PALMER — There’s a new wintertime activity available at the Alaska State Fairgrounds, The Ice Maze.
True to its name, The Ice Maze is a frozen fortress that visitors can wander through, giving them the chance to explore a winter wonderland with plenty of twists and turns and calm instrumental music playing in the background.
“We’re excited to have The Ice Maze on the Fairgrounds. It’s just wonderful to have activities on the grounds through the winter period for our community to enjoy,” ASF marketing and communications manager, Melissa Keefe said.
The Ice Maze was made from the cold ground up by one man, Cory Livingood. He said that he established the company last summer and spent an average of 21 hours a day preparing the maze over the 2021/2022 winter season. The recent severe storm conditions didn’t help his efforts in the slightest.
“It was not easy,” Livingood said with a laugh.
Livingood said the first day seemed to be working out, hearing positive feedback from visitors Thursday, Jan. 13.
“Everybody’s been enjoying it,” Livingood said.
Livingood said this is the first maze he’s ever built, ice or otherwise. He said that he’s sculpted ice and snow creations across the country for many years, and this is his first major project in Alaska.
“I’ve been talking about doing a maze for a long time,” Livingood said. “Eventually, it all came together… I made it to the area. I like the way it turned out, I really do.”
When it comes to building an ice maze, Livingood said that he wanted to go big or go home. He said that it made sense to set up at the Fairgrounds, home to some of the world’s largest cabbages and pumpkins; and the state itself, the largest in the nation.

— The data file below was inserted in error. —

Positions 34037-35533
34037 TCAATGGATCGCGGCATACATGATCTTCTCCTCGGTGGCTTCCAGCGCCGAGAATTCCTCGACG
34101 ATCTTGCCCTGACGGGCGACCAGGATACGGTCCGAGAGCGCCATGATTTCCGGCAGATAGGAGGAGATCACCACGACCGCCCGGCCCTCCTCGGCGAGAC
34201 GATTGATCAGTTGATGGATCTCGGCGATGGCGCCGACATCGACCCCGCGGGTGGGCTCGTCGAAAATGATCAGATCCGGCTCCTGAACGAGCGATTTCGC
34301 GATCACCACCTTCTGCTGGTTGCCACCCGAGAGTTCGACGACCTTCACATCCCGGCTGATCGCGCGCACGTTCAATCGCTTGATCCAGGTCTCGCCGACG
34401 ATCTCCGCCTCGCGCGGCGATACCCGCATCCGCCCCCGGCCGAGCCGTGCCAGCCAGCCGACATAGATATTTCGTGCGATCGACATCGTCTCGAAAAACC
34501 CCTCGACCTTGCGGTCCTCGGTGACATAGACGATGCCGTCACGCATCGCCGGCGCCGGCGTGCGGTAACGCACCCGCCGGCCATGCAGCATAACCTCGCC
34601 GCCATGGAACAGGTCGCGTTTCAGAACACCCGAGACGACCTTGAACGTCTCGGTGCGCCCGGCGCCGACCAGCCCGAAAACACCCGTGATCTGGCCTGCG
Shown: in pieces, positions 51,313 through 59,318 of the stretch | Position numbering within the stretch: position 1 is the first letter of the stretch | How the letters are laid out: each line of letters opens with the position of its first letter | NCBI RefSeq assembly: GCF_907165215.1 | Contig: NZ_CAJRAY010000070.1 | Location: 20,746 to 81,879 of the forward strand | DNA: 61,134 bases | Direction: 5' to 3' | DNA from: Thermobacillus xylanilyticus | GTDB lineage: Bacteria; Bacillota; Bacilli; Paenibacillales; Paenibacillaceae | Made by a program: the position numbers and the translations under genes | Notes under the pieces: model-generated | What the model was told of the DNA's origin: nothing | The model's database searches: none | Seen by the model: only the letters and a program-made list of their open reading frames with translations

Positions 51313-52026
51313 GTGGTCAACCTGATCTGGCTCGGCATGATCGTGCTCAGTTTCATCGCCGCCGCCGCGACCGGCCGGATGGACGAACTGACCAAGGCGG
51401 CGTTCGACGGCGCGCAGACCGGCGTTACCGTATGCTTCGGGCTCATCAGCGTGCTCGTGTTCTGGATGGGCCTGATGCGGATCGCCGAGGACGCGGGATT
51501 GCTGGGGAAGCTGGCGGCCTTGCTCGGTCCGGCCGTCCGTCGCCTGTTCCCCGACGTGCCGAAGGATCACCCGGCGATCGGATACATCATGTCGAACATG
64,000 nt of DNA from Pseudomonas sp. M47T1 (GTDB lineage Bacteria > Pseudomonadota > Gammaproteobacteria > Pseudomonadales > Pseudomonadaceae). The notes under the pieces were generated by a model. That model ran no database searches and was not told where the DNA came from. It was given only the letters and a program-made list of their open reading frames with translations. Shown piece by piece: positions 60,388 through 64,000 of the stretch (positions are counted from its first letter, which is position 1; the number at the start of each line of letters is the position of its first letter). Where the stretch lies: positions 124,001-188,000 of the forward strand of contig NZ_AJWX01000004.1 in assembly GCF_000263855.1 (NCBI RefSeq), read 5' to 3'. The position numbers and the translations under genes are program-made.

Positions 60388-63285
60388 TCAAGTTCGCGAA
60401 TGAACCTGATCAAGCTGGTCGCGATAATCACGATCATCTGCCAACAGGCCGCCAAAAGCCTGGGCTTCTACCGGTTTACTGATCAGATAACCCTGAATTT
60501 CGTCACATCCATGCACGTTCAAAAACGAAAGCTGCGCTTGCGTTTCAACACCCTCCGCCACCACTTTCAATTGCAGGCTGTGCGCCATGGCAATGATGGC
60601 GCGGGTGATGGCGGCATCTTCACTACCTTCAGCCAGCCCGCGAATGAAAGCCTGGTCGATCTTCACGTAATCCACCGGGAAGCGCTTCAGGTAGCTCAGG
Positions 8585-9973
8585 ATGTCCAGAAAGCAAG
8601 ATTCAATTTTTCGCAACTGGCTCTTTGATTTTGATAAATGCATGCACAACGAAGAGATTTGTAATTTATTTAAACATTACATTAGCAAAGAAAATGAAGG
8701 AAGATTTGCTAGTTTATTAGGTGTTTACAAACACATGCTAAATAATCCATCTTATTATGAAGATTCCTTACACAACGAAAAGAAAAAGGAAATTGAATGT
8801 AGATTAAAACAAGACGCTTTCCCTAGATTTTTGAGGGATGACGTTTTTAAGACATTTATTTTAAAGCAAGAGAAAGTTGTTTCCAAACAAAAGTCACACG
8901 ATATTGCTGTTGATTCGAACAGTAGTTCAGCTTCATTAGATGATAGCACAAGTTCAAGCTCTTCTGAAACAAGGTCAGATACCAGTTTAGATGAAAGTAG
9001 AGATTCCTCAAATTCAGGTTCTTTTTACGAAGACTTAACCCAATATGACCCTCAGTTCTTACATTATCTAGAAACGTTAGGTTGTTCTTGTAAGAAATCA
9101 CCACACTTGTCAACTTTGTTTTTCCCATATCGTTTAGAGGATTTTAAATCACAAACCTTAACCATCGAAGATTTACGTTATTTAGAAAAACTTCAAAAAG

“It’s a great spot. I really like this spot. I like the feel of it,” Livingood said. “I really like the idea of the largest ice maze being here.”
Livingood said that his main goal behind all this is to break the world record for the largest ice maze. He said that he’s currently going through the various steps to verify his project’s validity with Guinness World Records, and he’s confident that his final product has what it takes to make it to the top.
“It’s always been there in the back of my head,” Livingood said.
Looking long-term, Livingood said that he would like The Ice Maze to be an annual winter recreation activity people can look forward to every season. He said that it’s possible that he’ll be at the Fairgrounds again next year.
“I do want to do this year after year,” Livingood said.
The only real concern Livingood has is the current warm weather. He said the ideal temperature needs to be below freezing at the least. He said that he’s assured that the maze will last, and plenty of people will be able to enjoy it this season.
“It’s a solid chunk of ice,” Livingood said.
The Ice Maze is open to the public Wednesday through Sunday from 4 to 9 p.m. For more information, visit alaskastatefair.org/site/ice-maze.
Contact Mat-Su Valley Frontiersman reporter Jacob Mann at email@example.com